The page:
Photo Books

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Rob26

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My last photo book created using Blurb in Lightroom was a disappointment. So I am looking around for another book creating app.
Ideally completely Apple M1 compatible and able to use the printer/paper profiles available. so far seems Saal and Cewe use Rossetta.
Have tried Saal but found getting going difficult. With lots of fancy stuff I do not require.
Or am I being too picky and should persevere with Blurb.
My plan is to produce a book for each year plus holidays


Regards. Rob
 
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produce a book for each year plus holidays
Exactly as I do, and I now have about 15 Blurb Photo Books. Never disappointed except for one image that was my fault!
I am curious about your "disappointment"- can you be more specific?
I think it is most important to have a good quality monitor that is calibrated (with a device like Spyder, etc).
There is no need for you to worry, or consider, 'paper profiles' - leave that to Blurb. Just have your images looking great on your calibrated monitor.
I do recommend you ask Blurb for their sample pack of papers. It helps to choose a paper (surface) type (eg. Proline Pearl). I did a book of monochromes on 'Premium Lustre' that looked great IMO.
I like the way Blurb interfaces with Lightroom-Classic. It makes it easy to produce a photo book for non-professional use- on the home coffee table :)
 

Rob26

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My disappointment with Blurb was in the finished book. The product lacked vibrance the pictures looking dull.
Maybe the choice of paper. I have a M1 Apple iMac set to P3 colour space I doubt that it is far off. Even so I could put up with the actual
colour being out as long as the photos had some contrast to them. I agree that it integrates well with Lightroom. But having obtained profiles for various
papers and my printer from Fotospeed I can see what a difference it makes to have the paper/printer combo matched. Therefore I would have assumed it would make a difference.
Perhaps I do indeed need to think of monitor calibration.

thanks for you thoughts.

Rob
 

Gnits

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I am open to correction, but I believe it is possible to download the Blurb paper profiles, which makes it possible to softproof what the finished output should look like, if using a colour managed workflow.

The biggest issue I have come across is dealing with out of gamut colours, where the printing system has to substitute a printable colour for the colour of a particular range of pixels in an image. I remember printing certain flower images were particularly challenging. This was using my own printer, but the same principle applies.

A quick Google search revealed the following article.

https://www.blurb.com/blog/color-management-printing/

I welcome comments or corrections on this matter.
 
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There is a Blurb profile which one must apply in PS (because it's CMYK), but it stretches credibility that a single profile accurately represents the output on multiple papers and multiple printers at multiple locations. Better than nothing, but not a high end colour managed workflow.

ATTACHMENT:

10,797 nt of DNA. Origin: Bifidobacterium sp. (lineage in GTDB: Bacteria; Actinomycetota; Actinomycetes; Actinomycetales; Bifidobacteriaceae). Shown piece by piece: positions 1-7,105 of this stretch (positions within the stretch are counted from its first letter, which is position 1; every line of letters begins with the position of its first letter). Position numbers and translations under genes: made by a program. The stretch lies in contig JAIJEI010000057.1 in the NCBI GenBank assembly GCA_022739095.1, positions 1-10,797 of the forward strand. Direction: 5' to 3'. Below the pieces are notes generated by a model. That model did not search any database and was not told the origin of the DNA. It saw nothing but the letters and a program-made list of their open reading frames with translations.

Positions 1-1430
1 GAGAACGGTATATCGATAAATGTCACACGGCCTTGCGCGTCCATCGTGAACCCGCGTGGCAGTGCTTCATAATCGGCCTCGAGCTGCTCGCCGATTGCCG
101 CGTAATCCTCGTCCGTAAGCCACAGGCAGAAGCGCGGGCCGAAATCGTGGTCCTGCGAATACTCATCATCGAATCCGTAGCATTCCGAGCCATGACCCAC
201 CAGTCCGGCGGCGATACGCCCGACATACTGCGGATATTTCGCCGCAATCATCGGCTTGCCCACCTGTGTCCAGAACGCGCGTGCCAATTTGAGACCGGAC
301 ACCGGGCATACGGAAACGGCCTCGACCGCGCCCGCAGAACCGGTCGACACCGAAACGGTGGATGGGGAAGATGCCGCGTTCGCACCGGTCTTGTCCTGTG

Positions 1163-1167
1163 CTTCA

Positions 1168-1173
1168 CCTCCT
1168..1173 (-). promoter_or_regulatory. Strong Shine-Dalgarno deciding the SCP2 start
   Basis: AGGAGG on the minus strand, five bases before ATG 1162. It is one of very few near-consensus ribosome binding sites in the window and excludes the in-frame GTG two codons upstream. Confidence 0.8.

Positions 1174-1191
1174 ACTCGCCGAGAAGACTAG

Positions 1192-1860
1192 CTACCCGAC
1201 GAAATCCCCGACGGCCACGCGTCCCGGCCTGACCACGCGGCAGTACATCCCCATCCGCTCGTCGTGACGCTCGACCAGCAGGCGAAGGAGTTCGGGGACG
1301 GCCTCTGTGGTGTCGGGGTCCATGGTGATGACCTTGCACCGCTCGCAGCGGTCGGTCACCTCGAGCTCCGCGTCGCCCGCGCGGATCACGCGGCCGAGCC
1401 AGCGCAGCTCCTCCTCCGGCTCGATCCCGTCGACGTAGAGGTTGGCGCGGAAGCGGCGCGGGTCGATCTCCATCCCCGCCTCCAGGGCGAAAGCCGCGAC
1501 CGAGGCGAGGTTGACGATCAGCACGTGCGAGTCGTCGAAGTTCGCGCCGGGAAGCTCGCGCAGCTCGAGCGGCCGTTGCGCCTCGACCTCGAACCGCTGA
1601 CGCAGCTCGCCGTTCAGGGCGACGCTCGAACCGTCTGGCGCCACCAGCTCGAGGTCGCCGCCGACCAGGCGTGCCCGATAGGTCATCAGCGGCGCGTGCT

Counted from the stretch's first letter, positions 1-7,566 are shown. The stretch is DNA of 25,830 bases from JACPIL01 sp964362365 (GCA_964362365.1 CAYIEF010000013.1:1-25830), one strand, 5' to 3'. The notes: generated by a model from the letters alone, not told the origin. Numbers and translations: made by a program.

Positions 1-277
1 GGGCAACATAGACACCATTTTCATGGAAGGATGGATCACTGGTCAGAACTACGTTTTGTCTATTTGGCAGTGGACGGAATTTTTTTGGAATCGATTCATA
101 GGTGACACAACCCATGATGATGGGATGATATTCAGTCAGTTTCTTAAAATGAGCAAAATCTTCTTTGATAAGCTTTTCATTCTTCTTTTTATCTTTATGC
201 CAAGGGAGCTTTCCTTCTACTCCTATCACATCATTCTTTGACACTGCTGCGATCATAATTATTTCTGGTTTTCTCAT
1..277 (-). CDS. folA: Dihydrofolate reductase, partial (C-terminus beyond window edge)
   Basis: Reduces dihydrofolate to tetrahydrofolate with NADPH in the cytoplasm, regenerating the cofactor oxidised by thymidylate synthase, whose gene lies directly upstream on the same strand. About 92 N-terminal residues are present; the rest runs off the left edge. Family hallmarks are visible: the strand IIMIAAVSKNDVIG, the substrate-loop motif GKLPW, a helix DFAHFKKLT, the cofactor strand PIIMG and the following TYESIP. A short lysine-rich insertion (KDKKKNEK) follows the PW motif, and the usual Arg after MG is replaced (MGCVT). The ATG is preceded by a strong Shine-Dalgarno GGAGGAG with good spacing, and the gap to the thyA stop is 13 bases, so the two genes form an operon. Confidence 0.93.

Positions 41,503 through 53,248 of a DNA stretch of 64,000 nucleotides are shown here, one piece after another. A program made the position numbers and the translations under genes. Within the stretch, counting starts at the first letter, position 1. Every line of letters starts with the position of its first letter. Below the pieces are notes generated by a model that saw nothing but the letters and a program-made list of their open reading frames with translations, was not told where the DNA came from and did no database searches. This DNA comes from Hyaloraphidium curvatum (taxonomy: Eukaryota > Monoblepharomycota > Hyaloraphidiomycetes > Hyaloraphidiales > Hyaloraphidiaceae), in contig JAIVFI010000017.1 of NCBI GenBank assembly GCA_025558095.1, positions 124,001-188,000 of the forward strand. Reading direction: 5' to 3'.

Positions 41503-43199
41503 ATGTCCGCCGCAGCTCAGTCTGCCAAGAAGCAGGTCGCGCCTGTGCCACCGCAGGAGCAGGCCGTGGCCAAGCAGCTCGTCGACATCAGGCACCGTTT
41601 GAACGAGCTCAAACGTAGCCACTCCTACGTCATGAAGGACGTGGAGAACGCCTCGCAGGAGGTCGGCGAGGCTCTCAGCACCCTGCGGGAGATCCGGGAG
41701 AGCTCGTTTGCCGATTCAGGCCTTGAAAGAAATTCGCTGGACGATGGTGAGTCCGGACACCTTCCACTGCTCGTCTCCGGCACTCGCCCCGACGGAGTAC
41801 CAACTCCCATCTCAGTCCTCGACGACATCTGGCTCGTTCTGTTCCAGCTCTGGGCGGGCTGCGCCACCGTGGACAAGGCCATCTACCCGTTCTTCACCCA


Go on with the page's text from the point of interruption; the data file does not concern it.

I use Blurb by default for similar reasons to Rob, and I would recommend ordering a small book containing "riskier" photos. In my view the risk is mainly in the blacks and shadows, and when preparing a book I tend to review these very careful, often lifting the shadows and adding some local clarity if I want to reveal detail in those areas.
 

Rob26

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I am open to correction, but I believe it is possible to download the Blurb paper profiles, which makes it possible to softproof what the finished output should look like, if using a colour managed workflow.

The biggest issue I have come across is dealing with out of gamut colours, where the printing system has to substitute a printable colour for the colour of a particular range of pixels in an image. I remember printing certain flower images were particularly challenging. This was using my own printer, but the same principle applies.

A quick Google search revealed the following article.

https://www.blurb.com/blog/color-management-printing/

I welcome comments or corrections on this matter.
Interesting article thanks. However not sure it helps I downloaded the one & only Blurb profile but is does not show in Lightroom cc. I think it is a CMYC
type and I would need to use Photoshop to use.
This to me is one of the issues with Blurb. why only one profile and its dated 2007.
If you use some of the other Book creation sites some have a lot of profiles available. Saal,Cewe, whitewall all provide lots of paper choices and ICC profile to match.
So I think I might just have to accept that they will need Rosetta to ensure compatibility with M1 chip. Unlike experimenting with a print a book could prove costly Hence my seeking info.

Rob
I am open to correction, but I believe it is possible to download the Blurb paper profiles, which makes it possible to softproof what the finished output should look like, if using a colour managed workflow.

The biggest issue I have come across is dealing with out of gamut colours, where the printing system has to substitute a printable colour for the colour of a particular range of pixels in an image. I remember printing certain flower images were particularly challenging. This was using my own printer, but the same principle applies.

A quick Google search revealed the following article.

https://www.blurb.com/blog/color-management-printing/

I welcome comments or corrections on this matter.
 
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